Let $p_k$ = the $k$th prime.

$$ \varphi(n) = \sum_{k=1}^{n-1} e^{i 2 \pi \frac{p_{k+1} - p_k}{p_n}} $$

seems to approach a constant point in $\Bbb{C}$ as $n \to \infty$. How can I prove it though?


I doubt the convergence.

By Bertrand's postulate, we will (except for small $n$) always have $p_{k+1}-p_k<\frac12 p_n$, which already gives all summands positive imaginary part. By known generalization of Bertrand, for each $\epsilon>0$, we have $p_{n+1}<(1+\epsilon)p_n$ for almost all $n$. Thus for $n$ large enough, all $\frac{p_{k+1}-p_k}{p_n}$ are small (between $0$ and $\frac16$, say), either beacuse $p_{k+1}$ is not much larger than $p_k$, or because $p_n$ is much larger than $p_{k+1}$. Then we have $n-1$ summands with each having real part $>\frac12$, say.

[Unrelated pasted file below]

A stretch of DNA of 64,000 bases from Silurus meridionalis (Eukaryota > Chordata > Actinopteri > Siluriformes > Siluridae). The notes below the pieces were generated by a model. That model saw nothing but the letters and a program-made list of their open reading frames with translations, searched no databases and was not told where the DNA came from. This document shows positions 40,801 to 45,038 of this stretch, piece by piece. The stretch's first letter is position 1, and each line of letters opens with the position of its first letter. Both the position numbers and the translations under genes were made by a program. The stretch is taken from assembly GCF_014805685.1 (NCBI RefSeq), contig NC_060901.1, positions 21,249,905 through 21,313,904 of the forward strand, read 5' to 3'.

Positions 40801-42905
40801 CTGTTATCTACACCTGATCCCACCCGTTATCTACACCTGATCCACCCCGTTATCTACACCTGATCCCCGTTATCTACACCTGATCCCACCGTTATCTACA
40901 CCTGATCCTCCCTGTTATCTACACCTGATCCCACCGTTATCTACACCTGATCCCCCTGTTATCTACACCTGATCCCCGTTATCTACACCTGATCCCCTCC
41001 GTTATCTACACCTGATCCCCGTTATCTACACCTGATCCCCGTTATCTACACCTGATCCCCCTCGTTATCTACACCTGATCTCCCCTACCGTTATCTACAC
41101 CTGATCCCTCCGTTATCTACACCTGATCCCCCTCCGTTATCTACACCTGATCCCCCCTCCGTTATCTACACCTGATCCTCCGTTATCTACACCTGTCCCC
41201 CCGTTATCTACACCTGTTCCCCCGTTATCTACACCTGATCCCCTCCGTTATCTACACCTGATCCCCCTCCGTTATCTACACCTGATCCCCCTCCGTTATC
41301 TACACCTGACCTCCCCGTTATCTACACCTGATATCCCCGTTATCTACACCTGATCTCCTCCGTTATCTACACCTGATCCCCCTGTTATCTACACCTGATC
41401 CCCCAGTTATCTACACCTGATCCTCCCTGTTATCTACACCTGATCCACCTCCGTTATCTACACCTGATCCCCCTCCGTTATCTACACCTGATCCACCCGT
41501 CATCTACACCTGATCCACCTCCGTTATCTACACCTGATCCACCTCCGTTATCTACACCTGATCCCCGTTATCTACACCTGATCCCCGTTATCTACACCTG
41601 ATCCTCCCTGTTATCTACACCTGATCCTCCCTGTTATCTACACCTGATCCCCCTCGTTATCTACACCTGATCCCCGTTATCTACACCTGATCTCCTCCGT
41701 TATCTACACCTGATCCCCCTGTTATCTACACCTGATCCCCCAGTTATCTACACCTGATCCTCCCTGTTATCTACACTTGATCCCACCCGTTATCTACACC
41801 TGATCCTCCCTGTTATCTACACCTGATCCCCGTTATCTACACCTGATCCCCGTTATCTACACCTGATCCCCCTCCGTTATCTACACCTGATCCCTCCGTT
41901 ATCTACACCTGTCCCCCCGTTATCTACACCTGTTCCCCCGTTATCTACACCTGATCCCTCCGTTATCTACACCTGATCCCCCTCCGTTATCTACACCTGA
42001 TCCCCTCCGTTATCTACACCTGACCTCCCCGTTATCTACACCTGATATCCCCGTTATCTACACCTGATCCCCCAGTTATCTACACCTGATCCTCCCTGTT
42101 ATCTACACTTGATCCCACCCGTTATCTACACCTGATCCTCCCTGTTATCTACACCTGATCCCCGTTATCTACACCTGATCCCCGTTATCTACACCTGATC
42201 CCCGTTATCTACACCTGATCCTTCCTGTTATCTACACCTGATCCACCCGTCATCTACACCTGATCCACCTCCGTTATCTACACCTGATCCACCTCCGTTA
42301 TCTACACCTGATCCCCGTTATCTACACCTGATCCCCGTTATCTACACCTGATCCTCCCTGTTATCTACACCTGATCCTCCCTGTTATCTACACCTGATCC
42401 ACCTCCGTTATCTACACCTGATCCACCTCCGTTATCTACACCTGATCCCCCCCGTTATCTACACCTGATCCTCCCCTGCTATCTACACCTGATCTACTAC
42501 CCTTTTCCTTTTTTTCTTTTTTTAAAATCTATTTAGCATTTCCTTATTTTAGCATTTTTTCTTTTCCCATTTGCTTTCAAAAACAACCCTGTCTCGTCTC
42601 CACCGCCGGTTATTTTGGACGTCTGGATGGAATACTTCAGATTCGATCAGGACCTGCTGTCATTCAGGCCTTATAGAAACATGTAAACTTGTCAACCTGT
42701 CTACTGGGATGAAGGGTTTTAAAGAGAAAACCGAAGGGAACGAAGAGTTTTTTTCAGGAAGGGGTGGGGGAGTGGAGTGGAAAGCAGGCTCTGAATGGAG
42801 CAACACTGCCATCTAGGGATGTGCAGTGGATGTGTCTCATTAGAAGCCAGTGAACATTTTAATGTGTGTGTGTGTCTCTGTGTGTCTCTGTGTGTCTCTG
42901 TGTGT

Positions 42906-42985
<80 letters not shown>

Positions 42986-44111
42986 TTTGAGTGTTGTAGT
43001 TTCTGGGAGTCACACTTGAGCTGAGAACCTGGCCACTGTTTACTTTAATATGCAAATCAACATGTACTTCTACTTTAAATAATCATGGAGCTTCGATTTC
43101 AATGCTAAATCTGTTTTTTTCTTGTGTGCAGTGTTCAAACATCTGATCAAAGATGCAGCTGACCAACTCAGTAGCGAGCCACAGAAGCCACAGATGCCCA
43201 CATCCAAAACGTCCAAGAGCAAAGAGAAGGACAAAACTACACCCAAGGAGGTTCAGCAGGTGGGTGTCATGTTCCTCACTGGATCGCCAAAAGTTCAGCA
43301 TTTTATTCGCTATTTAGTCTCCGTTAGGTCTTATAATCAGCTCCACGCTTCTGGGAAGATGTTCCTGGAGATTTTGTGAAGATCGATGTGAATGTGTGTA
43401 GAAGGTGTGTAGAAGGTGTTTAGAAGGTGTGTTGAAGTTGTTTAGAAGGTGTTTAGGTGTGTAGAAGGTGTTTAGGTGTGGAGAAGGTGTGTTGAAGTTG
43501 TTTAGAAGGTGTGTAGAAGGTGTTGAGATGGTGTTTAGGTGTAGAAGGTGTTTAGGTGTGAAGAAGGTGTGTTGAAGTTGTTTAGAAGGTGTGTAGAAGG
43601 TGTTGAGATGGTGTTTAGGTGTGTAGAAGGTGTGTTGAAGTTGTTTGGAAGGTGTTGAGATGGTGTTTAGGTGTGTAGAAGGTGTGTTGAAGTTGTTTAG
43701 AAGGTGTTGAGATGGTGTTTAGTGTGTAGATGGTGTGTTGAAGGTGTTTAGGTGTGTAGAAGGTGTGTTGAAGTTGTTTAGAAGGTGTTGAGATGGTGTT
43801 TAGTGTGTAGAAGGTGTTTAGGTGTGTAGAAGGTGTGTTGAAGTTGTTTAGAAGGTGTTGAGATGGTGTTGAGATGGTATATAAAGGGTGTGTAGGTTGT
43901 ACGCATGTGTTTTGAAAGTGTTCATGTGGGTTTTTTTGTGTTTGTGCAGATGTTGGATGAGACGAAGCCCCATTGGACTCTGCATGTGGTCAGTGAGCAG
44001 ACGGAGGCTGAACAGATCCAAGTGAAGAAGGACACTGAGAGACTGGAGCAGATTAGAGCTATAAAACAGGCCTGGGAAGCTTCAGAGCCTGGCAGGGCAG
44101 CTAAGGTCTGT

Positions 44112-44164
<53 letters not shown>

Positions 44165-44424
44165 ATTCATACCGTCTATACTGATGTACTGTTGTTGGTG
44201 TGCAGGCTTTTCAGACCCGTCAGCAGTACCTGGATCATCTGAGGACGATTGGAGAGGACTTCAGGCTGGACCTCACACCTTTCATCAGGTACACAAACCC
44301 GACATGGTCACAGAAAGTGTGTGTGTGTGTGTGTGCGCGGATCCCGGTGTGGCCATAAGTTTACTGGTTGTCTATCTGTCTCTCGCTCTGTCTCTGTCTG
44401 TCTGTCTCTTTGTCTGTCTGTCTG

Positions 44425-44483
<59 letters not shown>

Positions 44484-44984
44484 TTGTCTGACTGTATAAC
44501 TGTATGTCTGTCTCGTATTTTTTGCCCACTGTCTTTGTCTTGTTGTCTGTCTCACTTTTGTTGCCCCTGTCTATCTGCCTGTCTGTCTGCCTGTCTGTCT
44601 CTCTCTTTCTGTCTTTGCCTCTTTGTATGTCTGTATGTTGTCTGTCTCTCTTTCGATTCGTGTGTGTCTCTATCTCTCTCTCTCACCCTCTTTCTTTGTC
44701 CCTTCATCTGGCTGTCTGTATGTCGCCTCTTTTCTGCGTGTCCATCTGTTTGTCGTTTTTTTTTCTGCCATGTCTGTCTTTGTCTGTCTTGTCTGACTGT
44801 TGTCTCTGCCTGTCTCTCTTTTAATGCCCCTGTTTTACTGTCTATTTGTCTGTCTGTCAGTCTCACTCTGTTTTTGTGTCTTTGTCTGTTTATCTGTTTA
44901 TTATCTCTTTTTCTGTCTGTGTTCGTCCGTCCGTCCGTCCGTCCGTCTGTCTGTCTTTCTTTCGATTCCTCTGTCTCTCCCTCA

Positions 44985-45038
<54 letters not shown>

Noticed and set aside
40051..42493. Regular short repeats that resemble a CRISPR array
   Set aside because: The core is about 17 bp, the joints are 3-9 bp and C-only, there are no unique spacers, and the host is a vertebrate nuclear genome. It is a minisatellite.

More precisely, the above shows that $$\Re\phi(n)\sim n-1. $$


Your Answer

By clicking “Post Your Answer”, you agree to our terms of service, privacy policy and cookie policy

Not the answer you're looking for? Browse other questions tagged or ask your own question.